Soviet authorities prevented dissident biologist Sergei Kovalyov from taking a job at a research institute only a day after he spoke against human rights abuses during a meeting with President Reagan in Moscow, activist leader Andrei Sakharov said Friday.

Speaking at a news conference, Sakharov, a Nobel Peace Prize winning physicist who was exiled for seven years because of his own dissident activity, said the victimization of Kovalyov was a direct challenge to Reagan.He also said there were at least 20 political prisoners still in jail and exile in the Soviet Union and he demanded their immediate release as a show of good faith from Soviet leader Mikhail Gorbachev.

Sakharov said Kovalyov, one of 49 dissidents and refuseniks invited personally by the president to attend a luncheon at the U.S. ambassador's residence in Moscow last Monday, was informed 24 hours later that the job he had been given at the Institute of Problems of Technical Transfers was no longer available.

"The next day after that meeting with President Reagan the papers were withdrawn," Sakharov said.

"Authorities warned the institute could be hampered if the man was given a job at the institute. This is a revival of the past," Sakharov said.

"It is a direct challenge to those who organized the meeting," he said.

Kovalyov was fired from his job at another scientific institute when he began to participate in the human rights dissident movement in the 1970s. He was the editor of the Chronicle of Current Events, which for years detailed human rights abuses by Soviet authorities. It took years for the KGB under Yuri Andropov to finally extinguish the journal - arresting all its contributors and editors.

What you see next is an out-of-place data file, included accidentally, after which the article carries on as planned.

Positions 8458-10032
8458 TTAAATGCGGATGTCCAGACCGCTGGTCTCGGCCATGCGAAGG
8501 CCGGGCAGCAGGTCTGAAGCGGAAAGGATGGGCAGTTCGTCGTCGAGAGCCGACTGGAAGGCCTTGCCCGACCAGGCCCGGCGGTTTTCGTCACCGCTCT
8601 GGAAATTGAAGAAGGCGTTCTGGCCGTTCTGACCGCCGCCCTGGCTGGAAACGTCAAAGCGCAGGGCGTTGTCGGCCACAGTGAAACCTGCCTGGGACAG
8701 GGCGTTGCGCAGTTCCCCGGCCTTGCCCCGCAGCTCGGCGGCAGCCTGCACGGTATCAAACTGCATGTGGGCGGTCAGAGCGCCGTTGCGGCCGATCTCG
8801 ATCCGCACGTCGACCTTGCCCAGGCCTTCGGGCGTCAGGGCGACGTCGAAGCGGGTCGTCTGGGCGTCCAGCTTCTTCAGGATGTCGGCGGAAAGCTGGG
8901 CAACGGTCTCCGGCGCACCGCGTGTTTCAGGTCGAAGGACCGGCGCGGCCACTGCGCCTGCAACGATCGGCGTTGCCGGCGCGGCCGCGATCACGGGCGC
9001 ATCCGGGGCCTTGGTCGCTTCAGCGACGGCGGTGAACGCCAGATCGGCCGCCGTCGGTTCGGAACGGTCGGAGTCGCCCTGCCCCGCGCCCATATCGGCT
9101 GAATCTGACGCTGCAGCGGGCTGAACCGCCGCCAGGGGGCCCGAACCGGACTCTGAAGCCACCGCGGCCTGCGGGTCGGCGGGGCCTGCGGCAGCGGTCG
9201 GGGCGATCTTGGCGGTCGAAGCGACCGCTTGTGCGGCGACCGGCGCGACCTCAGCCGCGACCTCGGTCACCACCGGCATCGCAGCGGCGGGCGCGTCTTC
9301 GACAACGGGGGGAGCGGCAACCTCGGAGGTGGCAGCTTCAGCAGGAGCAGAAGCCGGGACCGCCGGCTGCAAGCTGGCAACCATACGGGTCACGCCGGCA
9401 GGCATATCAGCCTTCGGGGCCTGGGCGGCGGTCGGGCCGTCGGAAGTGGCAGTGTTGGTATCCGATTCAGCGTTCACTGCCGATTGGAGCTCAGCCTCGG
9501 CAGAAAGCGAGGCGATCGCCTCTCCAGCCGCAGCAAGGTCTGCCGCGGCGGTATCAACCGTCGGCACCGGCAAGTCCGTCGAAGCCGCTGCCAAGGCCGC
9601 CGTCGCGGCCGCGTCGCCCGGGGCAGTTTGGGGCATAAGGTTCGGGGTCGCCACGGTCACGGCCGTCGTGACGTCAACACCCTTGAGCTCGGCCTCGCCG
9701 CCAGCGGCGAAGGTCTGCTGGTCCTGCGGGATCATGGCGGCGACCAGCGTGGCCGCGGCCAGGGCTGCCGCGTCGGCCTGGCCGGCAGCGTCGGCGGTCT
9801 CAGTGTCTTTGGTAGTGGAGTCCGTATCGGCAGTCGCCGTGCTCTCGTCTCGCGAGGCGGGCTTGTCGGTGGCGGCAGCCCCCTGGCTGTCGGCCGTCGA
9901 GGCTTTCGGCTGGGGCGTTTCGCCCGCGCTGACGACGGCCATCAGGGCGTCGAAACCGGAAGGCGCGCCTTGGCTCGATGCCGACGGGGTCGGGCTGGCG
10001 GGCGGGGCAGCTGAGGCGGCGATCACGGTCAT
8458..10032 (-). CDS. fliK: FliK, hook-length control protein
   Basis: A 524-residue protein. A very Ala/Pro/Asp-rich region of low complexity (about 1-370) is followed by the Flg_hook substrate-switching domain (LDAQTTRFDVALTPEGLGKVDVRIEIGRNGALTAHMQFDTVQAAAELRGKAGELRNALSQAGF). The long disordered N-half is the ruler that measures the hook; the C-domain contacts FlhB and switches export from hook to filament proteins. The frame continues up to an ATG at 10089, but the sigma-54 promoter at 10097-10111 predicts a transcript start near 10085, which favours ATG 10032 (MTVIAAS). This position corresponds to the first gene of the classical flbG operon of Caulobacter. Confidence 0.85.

Sakharov said Kovalyov had spent 10 years in exile between 1974 and 1984 for his dissident activities.

The 90-minute news conference by Sakharov was held at the Soviet Foreign Ministry. Sakharov, who has become increasingly acceptable in official circles, said he was actually approached by the ministry and asked if he would hold the news conference because of numerous requests from foreign journalists covering the Reagan-Gorbachev summit.

Sakharov, who now works for the Soviet Academy of Sciences, said he knows of 20 "prisoners of conscience" either in jail or in exile for their religious or political beliefs. He said the Kremlin has it own list which has only 13 names but includes only those in jail, not in exile.

Sakharov also called for a complete overhaul of the Soviet penal system and the elimination of laws making political activites a crime.